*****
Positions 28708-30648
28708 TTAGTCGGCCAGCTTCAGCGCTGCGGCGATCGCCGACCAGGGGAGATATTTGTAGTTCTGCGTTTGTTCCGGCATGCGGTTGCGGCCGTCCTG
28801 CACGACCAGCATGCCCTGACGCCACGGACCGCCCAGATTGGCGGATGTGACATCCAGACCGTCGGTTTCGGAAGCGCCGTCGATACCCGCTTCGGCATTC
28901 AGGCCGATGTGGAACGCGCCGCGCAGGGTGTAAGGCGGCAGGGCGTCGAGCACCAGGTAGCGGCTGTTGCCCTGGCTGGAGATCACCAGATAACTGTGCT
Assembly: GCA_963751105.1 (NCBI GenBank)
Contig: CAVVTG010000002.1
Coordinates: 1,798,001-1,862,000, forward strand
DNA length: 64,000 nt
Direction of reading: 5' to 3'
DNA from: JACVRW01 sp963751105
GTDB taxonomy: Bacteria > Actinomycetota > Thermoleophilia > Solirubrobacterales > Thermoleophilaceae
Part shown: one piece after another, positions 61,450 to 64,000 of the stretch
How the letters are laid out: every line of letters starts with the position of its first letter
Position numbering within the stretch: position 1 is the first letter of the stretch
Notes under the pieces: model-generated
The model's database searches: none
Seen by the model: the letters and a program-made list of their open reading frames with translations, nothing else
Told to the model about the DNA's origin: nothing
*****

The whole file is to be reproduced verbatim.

Positions 28708-30648
28708 TTAGTCGGCCAGCTTCAGCGCTGCGGCGATCGCCGACCAGGGGAGATATTTGTAGTTCTGCGTTTGTTCCGGCATGCGGTTGCGGCCGTCCTG
28801 CACGACCAGCATGCCCTGACGCCACGGACCGCCCAGATTGGCGGATGTGACATCCAGACCGTCGGTTTCGGAAGCGCCGTCGATACCCGCTTCGGCATTC
28901 AGGCCGATGTGGAACGCGCCGCGCAGGGTGTAAGGCGGCAGGGCGTCGAGCACCAGGTAGCGGCTGTTGCCCTGGCTGGAGATCACCAGATAACTGTGCT
Assembly: GCA_963751105.1 (NCBI GenBank)
Contig: CAVVTG010000002.1
Coordinates: 1,798,001-1,862,000, forward strand
DNA length: 64,000 nt
Direction of reading: 5' to 3'
DNA from: JACVRW01 sp963751105
GTDB taxonomy: Bacteria > Actinomycetota > Thermoleophilia > Solirubrobacterales > Thermoleophilaceae
Part shown: one piece after another, positions 61,450 to 64,000 of the stretch
How the letters are laid out: every line of letters starts with the position of its first letter
Position numbering within the stretch: position 1 is the first letter of the stretch
Notes under the pieces: model-generated
The model's database searches: none
Seen by the model: the letters and a program-made list of their open reading frames with translations, nothing else
Told to the model about the DNA's origin: nothing